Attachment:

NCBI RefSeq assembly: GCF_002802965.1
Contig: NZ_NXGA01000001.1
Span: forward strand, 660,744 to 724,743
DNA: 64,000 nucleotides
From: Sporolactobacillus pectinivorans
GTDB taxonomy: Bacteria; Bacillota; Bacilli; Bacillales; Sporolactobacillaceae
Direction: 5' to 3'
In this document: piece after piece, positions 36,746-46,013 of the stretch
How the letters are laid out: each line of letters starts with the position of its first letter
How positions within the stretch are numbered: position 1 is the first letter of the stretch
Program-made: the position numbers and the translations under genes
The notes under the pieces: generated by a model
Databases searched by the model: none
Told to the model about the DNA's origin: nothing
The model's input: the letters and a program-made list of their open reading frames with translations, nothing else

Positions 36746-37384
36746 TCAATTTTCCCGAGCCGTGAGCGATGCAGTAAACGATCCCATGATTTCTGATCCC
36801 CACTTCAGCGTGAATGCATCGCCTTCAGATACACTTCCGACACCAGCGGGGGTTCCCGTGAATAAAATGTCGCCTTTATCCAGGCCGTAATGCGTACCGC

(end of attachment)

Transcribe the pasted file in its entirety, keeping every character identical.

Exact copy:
NCBI RefSeq assembly: GCF_002802965.1
Contig: NZ_NXGA01000001.1
Span: forward strand, 660,744 to 724,743
DNA: 64,000 nucleotides
From: Sporolactobacillus pectinivorans
GTDB taxonomy: Bacteria; Bacillota; Bacilli; Bacillales; Sporolactobacillaceae
Direction: 5' to 3'
In this document: piece after piece, positions 36,746-46,013 of the stretch
How the letters are laid out: each line of letters starts with the position of its first letter
How positions within the stretch are numbered: position 1 is the first letter of the stretch
Program-made: the position numbers and the translations under genes
The notes under the pieces: generated by a model
Databases searched by the model: none
Told to the model about the DNA's origin: nothing
The model's input: the letters and a program-made list of their open reading frames with translations, nothing else

Positions 36746-37384
36746 TCAATTTTCCCGAGCCGTGAGCGATGCAGTAAACGATCCCATGATTTCTGATCCC
36801 CACTTCAGCGTGAATGCATCGCCTTCAGATACACTTCCGACACCAGCGGGGGTTCCCGTGAATAAAATGTCGCCTTTATCCAGGCCGTAATGCGTACCGC